The Food Critic

“We must be ready for him when he arrives,” the chef said to his assistants. “That critic likes to eviscerate chefs with his pen.”

“Yes, chef.”

His staff set about their assigned tasks. Julia pulled a large case of blowfish out of the walk-in refrigerator and selected six perfect specimens. Patrick set about washing and preparing the eight ackee fruit that would go into the critic’s salad. Mary Beth, the prep cook, pulled a large basket of leafy greens off a shelf in the cooler and selected the finest leaves to line the bowl. Howard worked on rubbing off the large bag of deadly webcap and death cap mushrooms for the entree.

The chef watched as his assistants performed admirably under this pressure. He was very happy to have them in the kitchen with him.

Marco, the youngest prep cook in the kitchen that night, was relegated to preparing the rhubarb and cassava appetizer plate with accompanying stink bug, mopane worm and rabbit dropping puree for dipping.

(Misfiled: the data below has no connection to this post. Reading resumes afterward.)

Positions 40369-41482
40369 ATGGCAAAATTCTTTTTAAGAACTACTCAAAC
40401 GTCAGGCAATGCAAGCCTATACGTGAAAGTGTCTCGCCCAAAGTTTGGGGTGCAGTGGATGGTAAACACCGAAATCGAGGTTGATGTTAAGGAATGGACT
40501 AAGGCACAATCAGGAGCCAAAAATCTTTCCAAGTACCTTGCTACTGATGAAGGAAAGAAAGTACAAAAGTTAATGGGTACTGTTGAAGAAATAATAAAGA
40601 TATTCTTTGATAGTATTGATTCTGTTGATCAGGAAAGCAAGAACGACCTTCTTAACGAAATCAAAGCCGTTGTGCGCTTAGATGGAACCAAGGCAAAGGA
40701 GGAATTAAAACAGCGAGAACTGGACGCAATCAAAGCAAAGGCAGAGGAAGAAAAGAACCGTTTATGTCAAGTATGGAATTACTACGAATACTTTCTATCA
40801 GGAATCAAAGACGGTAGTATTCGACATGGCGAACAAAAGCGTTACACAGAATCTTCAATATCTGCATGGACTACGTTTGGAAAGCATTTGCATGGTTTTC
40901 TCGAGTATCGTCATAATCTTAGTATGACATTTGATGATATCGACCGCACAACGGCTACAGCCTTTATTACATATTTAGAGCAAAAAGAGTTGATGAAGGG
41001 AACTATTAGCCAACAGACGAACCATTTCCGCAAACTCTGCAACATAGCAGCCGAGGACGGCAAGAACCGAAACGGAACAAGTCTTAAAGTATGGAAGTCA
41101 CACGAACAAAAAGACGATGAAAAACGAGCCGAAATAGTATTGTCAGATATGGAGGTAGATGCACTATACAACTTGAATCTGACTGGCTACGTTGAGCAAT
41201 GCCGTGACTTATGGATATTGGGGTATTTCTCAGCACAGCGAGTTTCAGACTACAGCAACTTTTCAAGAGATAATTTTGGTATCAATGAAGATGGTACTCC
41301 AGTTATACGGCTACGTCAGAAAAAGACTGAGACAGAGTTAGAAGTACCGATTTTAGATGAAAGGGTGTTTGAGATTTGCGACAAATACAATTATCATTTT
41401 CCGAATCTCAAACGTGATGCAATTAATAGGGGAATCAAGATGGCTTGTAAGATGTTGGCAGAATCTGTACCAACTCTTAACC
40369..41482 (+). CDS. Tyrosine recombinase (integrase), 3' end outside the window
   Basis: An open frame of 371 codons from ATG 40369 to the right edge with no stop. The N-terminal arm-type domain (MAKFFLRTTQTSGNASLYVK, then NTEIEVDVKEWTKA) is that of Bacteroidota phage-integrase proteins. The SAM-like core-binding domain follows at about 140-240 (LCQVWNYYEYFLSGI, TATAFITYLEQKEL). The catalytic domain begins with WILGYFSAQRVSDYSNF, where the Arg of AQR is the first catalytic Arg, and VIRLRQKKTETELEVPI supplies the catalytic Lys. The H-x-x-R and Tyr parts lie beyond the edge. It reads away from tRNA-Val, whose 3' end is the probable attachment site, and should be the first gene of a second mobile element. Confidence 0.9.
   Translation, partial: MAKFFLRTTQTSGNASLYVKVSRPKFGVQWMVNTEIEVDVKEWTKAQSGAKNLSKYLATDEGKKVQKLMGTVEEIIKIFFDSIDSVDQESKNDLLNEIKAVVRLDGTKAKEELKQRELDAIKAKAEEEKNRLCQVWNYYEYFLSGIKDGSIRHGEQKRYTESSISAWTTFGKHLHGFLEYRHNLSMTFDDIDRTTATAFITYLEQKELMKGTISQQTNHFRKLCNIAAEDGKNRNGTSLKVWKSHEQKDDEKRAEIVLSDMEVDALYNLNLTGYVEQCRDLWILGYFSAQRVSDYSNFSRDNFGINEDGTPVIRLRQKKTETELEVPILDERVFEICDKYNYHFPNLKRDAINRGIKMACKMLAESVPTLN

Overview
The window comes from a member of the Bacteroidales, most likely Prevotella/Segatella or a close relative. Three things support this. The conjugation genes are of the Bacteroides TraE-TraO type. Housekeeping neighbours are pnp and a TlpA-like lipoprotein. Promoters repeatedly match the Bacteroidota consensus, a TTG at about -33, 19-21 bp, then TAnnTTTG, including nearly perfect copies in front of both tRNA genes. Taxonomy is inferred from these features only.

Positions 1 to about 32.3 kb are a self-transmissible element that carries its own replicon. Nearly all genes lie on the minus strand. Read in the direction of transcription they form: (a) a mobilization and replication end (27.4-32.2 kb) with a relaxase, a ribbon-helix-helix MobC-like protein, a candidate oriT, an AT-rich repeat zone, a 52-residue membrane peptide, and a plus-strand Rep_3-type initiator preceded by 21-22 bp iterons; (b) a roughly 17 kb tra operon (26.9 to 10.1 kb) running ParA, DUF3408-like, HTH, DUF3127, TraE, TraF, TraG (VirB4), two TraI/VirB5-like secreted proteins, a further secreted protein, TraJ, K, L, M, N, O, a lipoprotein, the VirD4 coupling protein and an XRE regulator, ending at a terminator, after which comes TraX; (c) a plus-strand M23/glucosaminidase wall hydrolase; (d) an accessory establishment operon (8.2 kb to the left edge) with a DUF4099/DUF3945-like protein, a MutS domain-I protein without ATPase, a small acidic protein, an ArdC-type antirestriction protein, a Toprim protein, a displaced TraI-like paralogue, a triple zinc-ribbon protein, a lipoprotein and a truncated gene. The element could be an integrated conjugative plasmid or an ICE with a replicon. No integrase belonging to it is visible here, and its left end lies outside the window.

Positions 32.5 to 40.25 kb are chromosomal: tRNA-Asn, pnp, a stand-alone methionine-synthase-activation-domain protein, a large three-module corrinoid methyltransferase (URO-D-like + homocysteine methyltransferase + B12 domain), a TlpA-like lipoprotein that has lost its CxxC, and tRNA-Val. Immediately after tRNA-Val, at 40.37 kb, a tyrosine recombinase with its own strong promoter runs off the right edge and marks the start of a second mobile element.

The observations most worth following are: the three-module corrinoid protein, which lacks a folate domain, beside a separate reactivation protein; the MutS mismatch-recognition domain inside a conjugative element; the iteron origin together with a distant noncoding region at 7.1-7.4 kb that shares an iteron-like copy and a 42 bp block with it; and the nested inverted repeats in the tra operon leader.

The chef tasted Marco’s dipping sauce and scrunched up his nose. “It needs a little something extra.”

He grabbed a horseradish root and ground it over the dip. “Mmm, perfection.”

Gloria peeked her head into the kitchen and announced the critic had arrived and ordered the seafood special.

The chef sighed. It was make or break time for his restaurant. Gregor, the diswasher, fetched a new pail of water from the rubbish strewn stream that ran by them and put it in a cauldron over the campfire out back for the chef.

Brandishing a large pair of tongs, the chef walked down to the river and pulled out a large, mutated squid that appeared in these parts after the chemical plant opened upstream and dumped it into the cauldron.

Within minutes, the critic’s meal was ready. The chef sprinkled on curry powder, nutmeg, salt, and pepper as each bite size morsel was poked with a pointy chopstick. Gloria took out the first round, then the second, third, and forth rounds of food to the critic. The chef didn’t know where he was storing it all, but more importantly — or more curiously —  was where the chopstick were going. They were certainly not going back into the kitchen.

Finally after all one hundred tasty morsels were served, the critic simply stood up and walked out. All he left behind him was a five-star review and one dollar tip.

This was written for the M.M.H.B Challenge. The required ingredients are in bold.


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